Josh: Yeah, so yeah, that's awesome. I love that. When and you know, I don't think a lot of people think about that, right, what your your actual circles are, I know, we were we were an ad agency is one of the first companies we started, it was interesting, because people say, you know, I'm a ghost online, I have no online presence but there were three founders and each of the founders had all the social media platforms with a couple 1000 different followers on there. They're from different states, you know, and they'd have 20,000 people collectively that they personally knew that they could ask for, for help, or to put on their list and segment, it's so interesting to watch, as you know, the way you've done it, where you said, Hey, get those first, get the second, get the thirds, right, I love that, love that concept. It's one of the best ways to grow and I think we just don't tap into it as much as we should.
Alex: It's very time consuming. I mean, there's no hack, you know, people ask me, what's the hack for the email and how do you do it? I'm like, No, you're gonna sit for days and create workflows, and, you know, really create messages that are customized to that audience, I mean, I'll go as far as I have an intern right now, from Florida State University, Megan, and she is doing some research, I want to create, like 10 case studies across a bunch of industries and I'm using a bunch of different data feeds and tools to create really, like valuable reports, case studies, that are about that industry and their competitors, I know that that's a tool that's valuable to any business to understand what their competitors are doing so I've hired her for the whole summer, it fulfills her obligation at Florida State University, it is a paid internship, which is something I want to tell entrepreneurs, please, when you hire interns pay them because I go electric, you know, colleges and universities and it's so frustrating when I run across a student who's like, yeah, I interned at this agency, they don't pay anything, I'm like, this is Bs, man, you know, they still have to make a living and if they're contributing to your company, by all means, so she's putting all this data together and the point is that that data will help also me create better sort of segments within that audience and then deliver the right reports for the right industries, that's very time consuming, and there's an investment to be made there right.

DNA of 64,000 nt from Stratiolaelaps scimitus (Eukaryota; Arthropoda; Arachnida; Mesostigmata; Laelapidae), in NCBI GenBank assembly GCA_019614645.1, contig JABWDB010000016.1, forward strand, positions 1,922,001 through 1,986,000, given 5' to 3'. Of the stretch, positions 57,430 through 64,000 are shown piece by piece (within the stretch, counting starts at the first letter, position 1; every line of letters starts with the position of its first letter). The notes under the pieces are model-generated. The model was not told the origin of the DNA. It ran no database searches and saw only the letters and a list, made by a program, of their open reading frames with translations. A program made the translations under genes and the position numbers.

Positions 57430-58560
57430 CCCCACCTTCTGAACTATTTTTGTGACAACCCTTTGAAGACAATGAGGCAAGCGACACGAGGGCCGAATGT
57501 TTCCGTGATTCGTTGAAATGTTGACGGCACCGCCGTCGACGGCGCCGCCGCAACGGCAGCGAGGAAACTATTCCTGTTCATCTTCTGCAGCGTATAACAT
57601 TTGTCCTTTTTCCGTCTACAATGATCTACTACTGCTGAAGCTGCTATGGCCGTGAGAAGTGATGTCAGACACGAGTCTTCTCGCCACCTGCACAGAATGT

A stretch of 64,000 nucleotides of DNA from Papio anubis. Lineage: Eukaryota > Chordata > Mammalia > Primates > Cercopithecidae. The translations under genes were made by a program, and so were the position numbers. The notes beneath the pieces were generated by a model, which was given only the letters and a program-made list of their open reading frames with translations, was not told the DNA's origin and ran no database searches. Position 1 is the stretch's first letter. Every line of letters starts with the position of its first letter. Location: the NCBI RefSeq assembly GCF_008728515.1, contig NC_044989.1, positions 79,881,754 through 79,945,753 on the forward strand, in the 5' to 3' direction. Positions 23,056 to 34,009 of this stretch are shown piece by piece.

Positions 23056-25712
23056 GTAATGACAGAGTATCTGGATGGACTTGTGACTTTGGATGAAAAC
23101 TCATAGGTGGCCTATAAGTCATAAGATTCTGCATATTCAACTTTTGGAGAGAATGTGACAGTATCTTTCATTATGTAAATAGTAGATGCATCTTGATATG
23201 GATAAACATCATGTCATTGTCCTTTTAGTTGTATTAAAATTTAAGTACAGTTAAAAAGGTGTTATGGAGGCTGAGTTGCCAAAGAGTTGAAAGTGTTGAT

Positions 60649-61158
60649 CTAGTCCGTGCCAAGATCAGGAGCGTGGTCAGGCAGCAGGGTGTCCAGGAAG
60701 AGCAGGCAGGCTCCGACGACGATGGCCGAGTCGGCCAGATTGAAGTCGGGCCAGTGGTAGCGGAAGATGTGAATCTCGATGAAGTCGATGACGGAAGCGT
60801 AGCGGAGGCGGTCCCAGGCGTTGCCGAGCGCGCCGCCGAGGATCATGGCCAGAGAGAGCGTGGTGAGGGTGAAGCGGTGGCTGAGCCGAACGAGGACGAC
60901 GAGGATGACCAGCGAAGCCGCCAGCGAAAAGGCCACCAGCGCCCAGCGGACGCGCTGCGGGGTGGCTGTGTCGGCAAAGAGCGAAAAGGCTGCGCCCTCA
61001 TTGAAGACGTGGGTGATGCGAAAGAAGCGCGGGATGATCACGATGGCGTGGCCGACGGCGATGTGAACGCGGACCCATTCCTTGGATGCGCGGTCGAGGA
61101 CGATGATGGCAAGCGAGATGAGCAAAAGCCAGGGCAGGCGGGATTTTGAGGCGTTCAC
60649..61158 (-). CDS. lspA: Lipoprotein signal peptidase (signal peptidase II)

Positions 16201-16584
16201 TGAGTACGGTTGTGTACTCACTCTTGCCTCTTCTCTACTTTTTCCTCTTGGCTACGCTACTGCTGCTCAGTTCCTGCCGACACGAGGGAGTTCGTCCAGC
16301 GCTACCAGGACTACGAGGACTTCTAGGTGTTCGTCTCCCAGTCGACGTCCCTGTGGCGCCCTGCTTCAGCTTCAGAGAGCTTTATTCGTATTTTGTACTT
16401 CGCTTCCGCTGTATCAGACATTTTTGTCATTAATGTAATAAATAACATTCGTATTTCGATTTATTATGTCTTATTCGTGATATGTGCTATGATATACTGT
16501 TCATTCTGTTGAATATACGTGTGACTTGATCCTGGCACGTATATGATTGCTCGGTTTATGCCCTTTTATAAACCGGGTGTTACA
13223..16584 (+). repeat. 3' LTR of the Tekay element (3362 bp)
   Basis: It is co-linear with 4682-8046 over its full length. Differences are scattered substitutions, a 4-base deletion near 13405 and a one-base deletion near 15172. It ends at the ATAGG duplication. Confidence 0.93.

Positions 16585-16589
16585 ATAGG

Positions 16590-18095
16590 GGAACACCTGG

Josh: Right. Yeah. I love that. That's so awesome. You just throw a bunch of nuggets out there that I'd like to pick apart, but we're running out of time so I want to I want to ask you a few more questions so the first thing is where can people connect with you?
Alex: Yeah, definitely. dadprenuer.co the website, from there. You can connect with me directly on email or LinkedIn, those are the two best places Yeah,
Josh: love it. So make sure you go check that out dadprenuer.co go check out his podcast guys. I can honestly recommend as a great place to go and get actionable advice on being a father and entrepreneurship so make sure you go check that out and then I want to ask you one final question here. Alex, if you could give our audience one final parting piece of guidance or would that be
Alex: be flexible, you know, be flexible and be ready to adapt to any change in your business and in your life, right, if you create sort of different versions of the story, right, because we all set out when we plan to do something one way and it turns out another way so if you when you set out you create the top story like this is what I want, and then create flexibility to, to accept alternative paths because you will get an alternative path so be flexible man.